African American Grief is a unique contribution to the field, both as a professional resource for counselors, therapists, social workers, clergy, and nurses, and as a reference volume for thanatologists, academics, and researchers. This work considers the potential effects of slavery, racism, and white ignorance and oppression on the African American experience and conception of death and grief in America. Based on interviews with 26 African-Americans who have faced the death of a significant person in their lives, the authors document, describe, and analyze key phenomena of the unique African-American experience of grief. The book combines moving narratives from the interviewees with sound research, analysis, and theoretical discussion of important issues in thanatology as well as topics such as the influence of the African-American church, gospel music, family grief, medical racism as a cause of death, and discrimination during life and after death.
Table of Contents
Introduction. Grief and Lifespan. Racism as a Cause of Death. Racism and Discrimination in the Life of the Deceased. Visitations, Wakes, and Funerals. African-American Institutions for Dealing with Death. How People Talked about Grief. Grief Soon After the Death. Meaning Making. Grief Over the Long Run. The Family Grief Process. God. Being Strong in Grief. Continuing Connection with the Deceased. Talking About it, Crying About it with Others. Our Grief and Theirs: African-Americans Compare Their Grief with Euro-American Grief. Understanding African-American Grief. Appendix. References.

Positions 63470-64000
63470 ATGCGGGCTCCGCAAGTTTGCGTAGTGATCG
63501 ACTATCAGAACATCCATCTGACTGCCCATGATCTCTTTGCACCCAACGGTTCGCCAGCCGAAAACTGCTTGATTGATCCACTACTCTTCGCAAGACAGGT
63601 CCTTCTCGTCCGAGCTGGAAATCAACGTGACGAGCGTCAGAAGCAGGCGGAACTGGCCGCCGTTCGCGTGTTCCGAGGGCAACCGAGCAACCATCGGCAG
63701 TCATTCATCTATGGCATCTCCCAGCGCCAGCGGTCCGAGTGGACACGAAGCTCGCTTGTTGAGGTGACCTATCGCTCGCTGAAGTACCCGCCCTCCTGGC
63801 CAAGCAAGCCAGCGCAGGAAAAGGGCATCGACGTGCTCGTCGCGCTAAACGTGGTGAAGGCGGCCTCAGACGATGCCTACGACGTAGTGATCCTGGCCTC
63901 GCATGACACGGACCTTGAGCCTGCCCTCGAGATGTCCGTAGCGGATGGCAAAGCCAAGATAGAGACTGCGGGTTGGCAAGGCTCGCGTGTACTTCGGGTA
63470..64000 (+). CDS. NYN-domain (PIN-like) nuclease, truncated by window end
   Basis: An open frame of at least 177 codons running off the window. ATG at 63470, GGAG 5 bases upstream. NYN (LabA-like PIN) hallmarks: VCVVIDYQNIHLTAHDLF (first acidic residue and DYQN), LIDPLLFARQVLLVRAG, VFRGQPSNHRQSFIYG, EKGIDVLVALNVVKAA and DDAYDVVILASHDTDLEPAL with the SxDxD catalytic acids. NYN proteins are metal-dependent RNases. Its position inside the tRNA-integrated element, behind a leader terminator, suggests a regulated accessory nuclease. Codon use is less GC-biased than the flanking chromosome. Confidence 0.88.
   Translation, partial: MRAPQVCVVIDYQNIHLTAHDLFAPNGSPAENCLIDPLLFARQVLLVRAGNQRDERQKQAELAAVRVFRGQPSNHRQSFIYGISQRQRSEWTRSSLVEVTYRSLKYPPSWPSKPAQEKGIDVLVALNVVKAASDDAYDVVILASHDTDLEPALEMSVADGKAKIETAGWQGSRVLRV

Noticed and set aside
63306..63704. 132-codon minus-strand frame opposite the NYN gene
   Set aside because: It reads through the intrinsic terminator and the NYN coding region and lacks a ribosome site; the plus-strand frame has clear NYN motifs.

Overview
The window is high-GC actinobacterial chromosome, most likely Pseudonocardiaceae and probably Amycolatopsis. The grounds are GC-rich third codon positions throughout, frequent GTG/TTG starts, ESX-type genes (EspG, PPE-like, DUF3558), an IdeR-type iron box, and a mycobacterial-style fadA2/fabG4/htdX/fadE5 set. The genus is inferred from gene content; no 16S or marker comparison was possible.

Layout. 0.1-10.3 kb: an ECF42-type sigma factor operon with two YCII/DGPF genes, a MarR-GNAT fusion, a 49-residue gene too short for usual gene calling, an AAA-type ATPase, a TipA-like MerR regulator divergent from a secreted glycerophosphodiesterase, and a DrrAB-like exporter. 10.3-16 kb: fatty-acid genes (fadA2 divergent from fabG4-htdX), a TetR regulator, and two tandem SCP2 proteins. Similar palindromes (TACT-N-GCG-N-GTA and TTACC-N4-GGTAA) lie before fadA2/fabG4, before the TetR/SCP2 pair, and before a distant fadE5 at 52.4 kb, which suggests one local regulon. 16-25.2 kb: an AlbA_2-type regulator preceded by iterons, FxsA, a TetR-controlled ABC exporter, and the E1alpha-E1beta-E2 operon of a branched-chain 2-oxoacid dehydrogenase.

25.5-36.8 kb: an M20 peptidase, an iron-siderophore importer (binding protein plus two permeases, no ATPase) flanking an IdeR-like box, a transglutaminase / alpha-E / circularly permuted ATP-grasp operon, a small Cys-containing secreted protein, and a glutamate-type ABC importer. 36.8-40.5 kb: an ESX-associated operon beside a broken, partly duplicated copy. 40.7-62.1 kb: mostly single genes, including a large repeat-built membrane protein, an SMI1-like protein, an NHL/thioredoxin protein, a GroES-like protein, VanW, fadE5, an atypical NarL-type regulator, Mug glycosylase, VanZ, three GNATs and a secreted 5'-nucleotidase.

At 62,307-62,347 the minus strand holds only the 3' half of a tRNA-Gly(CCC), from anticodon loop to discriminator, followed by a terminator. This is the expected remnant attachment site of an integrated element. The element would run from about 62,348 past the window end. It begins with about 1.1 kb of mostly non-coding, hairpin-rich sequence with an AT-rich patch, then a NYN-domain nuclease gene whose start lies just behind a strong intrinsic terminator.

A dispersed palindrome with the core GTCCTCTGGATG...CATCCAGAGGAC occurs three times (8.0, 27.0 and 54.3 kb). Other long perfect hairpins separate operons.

Paul C. Rosenblatt, Ph.D., is Morse Alumni Distinguished Teaching Professor of Family Social Science at the University of Minnesota. Dr. Rosenblatt is a Fellow of both the APA and the Society for the Psychological Study of Social Issues, and the recipient of numerous other awards and distinctions. He currently sits on the editorial boards of several journals including Death Studies, the Journal of Loss and Trauma, and the Journal of Family and Economic Issues.
Beverly R. Wallace, M.Ed., M.Div., is currently a Research Assistant and Ph.D. candidate in the Department of Family Social Science at the University of Minnesota. She also serves as Interim Chaplain and Chaplain for Vocational Life at Hamline University in St. Paul, Minnesota, and has experience as a Chaplain and Pastor at a number of institutions. Beverly Wallace is herself African-American, and she interviewed all 26 of the people discussed in the book
'Rosenblatt and Wallace provide an insightful portrait of racism and African American grief in America. This portrait does not simply start with the death of a loved one, but includes considerations of how racism frames and affects quality of life and the manner and rate of death for many African Americans. These moving, real-life stories also illustrate the role of faith for many African Americans in coping with racism and grief.' - Ronald K. Barrett, Professor of Psychology and African American Studies, Loyola Marymount University, USA